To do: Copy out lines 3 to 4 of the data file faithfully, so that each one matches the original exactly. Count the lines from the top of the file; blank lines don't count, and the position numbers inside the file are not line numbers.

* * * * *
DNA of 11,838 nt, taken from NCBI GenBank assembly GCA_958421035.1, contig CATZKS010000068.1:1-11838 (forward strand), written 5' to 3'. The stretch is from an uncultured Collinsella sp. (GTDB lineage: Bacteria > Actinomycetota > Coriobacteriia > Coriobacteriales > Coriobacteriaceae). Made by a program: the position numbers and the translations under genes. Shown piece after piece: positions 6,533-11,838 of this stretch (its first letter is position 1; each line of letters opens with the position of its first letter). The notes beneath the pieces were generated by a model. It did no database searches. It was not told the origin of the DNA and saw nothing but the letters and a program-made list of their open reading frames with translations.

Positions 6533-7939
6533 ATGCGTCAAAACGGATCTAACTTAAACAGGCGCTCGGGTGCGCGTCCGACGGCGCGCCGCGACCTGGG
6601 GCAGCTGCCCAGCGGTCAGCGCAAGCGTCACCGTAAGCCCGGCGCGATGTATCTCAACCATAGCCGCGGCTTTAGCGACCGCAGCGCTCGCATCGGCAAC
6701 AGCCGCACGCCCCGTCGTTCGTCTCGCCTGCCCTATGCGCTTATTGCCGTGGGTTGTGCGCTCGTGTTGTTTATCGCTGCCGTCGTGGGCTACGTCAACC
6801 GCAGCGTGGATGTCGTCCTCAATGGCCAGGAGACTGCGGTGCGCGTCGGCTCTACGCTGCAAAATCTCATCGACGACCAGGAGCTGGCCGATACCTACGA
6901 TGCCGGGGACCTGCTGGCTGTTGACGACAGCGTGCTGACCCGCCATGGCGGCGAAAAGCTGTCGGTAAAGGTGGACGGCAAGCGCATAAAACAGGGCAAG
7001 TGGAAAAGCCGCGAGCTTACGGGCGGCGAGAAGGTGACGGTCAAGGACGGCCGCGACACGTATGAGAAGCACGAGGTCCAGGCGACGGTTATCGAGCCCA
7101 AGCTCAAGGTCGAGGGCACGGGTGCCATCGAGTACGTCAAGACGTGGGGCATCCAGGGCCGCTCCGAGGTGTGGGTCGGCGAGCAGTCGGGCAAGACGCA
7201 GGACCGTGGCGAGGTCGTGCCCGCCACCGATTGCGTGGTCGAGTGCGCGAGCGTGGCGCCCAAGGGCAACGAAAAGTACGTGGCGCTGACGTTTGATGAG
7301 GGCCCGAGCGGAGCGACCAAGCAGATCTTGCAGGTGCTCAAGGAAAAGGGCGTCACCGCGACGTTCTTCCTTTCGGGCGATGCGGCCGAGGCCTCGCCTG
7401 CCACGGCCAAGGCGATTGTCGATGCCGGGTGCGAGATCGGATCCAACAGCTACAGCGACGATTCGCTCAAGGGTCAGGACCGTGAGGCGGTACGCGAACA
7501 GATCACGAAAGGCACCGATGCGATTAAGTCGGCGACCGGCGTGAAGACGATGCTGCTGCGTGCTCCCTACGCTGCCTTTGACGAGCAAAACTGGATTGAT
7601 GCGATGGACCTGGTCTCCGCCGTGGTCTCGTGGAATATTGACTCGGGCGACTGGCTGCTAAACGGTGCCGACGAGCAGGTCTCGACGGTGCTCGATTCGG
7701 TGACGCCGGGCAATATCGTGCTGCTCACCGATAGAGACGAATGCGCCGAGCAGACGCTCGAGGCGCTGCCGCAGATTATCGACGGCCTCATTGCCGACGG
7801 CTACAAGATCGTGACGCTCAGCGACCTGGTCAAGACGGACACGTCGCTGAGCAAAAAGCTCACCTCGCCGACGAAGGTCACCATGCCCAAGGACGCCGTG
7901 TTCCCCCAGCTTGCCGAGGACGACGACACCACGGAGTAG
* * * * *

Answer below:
6533 ATGCGTCAAAACGGATCTAACTTAAACAGGCGCTCGGGTGCGCGTCCGACGGCGCGCCGCGACCTGGG
6601 GCAGCTGCCCAGCGGTCAGCGCAAGCGTCACCGTAAGCCCGGCGCGATGTATCTCAACCATAGCCGCGGCTTTAGCGACCGCAGCGCTCGCATCGGCAAC